Agriculture Secretary Sonny Perdue reiterated Monday that any aid checks to producers this fall likely won’t make farmers financially whole, and USDA won’t attribute every drop in commodity prices solely to trade complications.
Perdue held a call with reporters Monday following the G20 agricultural ministerial talks in Argentina that wrapped up during the weekend. G20 agricultural ministers largely criticized trade barriers and agreed reforms are needed in the World Trade Organization.
Perdue headed to the G20 meeting shortly after announcing the Trump administration was working on details of an aid package for farmers affected by tariffs of up to $12 billion that included direct payments to producers of some commodities.
Reuters reported during the weekend in an interview with Perdue at the G20 meeting that the White House plan would expect to include between $7 billion and $8 billion paid out to the major commodities detailed last week, which include soybeans, corn, sorghum, wheat, cotton, milk and hogs.
Perdue reiterated to reporters Monday that the checks won’t make farmers financially whole. “That’s been consistent to what we have said all along,” Perdue said. “I liken it really to any kind of insurance claim.” The secretary compared it to a situation such as a car accident or home destroyed where a person never feels “whole” when the check comes.
Perdue said USDA’s chief economist has models that can differentiate the impact of trade disruption from normal seasonal price volatility for a given crop.
“I think we’re just trying to make the expectation that if a farmer sees a $2 drop in soybean prices, then they should not necessarily expect a $2-per-bushel mitigation payment. I think that’s what we’re trying to say.”
One of the reasons details about the disaster payments may not come until late August is USDA officials are waiting to see if some of these trade battles are resolved between now and then and prices rally, Perdue said.
G20 TALKS “PRODUCTIVE”
Regarding the talks in Argentina, Perdue said he and others had “productive conversations” with EU officials about following up on the announcement last week at the White House about opening up trade and buying more U.S. agricultural products. Perdue acknowledged the commitments made last week need to be filled not only for soybeans, but other U.S. products, even though EU officials don’t control private enterprises that buy agricultural commodities.
“I’m hoping they will fulfill their commitment in stepping up and buying more U.S. soybeans and replace some of the export volume that would be lost to China,” Perdue said.
A European Union spokeswoman seemed to back off some of the statements made at the White House about agricultural sales, but Perdue said the announcement between President Donald Trump and EU Commission President Jean-Claude Juncker definitely included agricultural trade.
“While they love for agriculture to be outside the scope, it’s very much in our interest to address that with the EU, particularly the non-tariff barriers they continue to promulgate,” Perdue said.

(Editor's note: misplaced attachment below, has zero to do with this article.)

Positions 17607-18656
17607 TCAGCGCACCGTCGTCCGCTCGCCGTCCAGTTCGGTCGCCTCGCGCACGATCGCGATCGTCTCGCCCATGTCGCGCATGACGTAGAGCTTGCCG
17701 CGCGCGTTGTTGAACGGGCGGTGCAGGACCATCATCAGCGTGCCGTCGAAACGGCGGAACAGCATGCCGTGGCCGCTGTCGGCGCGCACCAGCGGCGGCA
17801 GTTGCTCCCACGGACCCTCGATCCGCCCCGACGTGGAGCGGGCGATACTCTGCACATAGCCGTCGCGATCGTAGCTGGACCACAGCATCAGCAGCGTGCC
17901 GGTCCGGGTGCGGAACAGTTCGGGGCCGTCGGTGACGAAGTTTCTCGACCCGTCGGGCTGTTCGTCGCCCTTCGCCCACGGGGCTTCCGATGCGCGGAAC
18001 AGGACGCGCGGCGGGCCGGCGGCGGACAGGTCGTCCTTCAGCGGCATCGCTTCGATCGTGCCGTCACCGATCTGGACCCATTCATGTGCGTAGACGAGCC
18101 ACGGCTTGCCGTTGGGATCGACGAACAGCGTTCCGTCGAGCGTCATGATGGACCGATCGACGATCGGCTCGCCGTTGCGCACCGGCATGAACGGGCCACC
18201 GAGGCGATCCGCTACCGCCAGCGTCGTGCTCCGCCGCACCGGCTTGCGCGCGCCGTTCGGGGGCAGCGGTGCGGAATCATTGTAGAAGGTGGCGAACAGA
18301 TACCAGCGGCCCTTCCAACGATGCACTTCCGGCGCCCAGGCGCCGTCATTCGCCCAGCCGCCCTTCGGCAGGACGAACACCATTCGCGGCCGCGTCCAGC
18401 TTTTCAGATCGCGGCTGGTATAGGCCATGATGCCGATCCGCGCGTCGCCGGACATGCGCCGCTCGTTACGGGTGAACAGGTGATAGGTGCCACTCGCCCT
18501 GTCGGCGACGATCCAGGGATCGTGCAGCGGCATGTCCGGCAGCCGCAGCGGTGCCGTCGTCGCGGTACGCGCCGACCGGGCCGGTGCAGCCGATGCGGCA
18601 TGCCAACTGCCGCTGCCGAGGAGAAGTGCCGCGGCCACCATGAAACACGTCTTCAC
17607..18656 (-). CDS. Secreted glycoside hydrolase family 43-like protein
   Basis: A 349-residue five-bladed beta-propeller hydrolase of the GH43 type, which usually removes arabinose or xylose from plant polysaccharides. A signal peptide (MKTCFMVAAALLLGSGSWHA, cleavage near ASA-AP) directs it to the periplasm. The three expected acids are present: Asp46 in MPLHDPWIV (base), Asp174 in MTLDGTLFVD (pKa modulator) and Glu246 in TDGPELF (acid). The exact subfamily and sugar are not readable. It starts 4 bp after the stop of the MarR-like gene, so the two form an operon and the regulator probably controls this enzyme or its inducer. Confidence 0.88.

The G20 agricultural ministers also had a conversation about the EU’s push on geographical indications (GI). Perdue said the EU is trying to block what have become common food names over the past 100 years or more because of European immigrants. Perdue cited cheeses such as “feta” and mozzarella” as a couple of examples, though the EU has hundreds of food items it seeks to brand in trade deals as geographically restricted that come from particular regions of Europe.
“The EU all of a sudden over the past few years wants to trademark or patent those names so we can’t use them,” Perdue said.
EU officials noted in their trade agreement with Japan that more than 200 EU agricultural products would receive GI protection once the EU and Japan trade deal begins. Perdue challenged the need for such protections. He said the U.S. has had to become more aggressive with its trading partners to push them to oppose EU’s use of geographical indications.
“Be careful about trying to accept any kind of geographical indicators from the EU trying to brand or trademark or patent common food names that have been around the world for over 100 years,” Perdue said. “That’s the signal we’re trying to send to our trade partners is that this is not acceptable and we don’t intend to comply with that.”
Another topic at the G20 — and one that was also touched upon last week at the White House with EU officials — is reforming the World Trade Organization. For Perdue, one of the major trade problems related to the WTO is that countries need to follow the scientific guidelines of the World Organization for Animal Health, known by its French acronym, OIE. Perdue said countries tend to ignore the science.
“What we are trying to determine is how we can make the WTO into an organization that guides international trade the way it was intended,” Perdue said. “We find that some of the problems with the U.S.’s relationship with China is that they ignore things they want to ignore and create standards of their own that are outside of sound science.”
Perdue spoke to reporters Monday from Puerto Rico where Perdue said he is meeting with the governor, agriculture secretary of Puerto Rico and USDA’s main liaison who was installed after Hurricane Maria last September devastated the island.
Chris Clayton can be reached at Chris.Clayton@dtn.com
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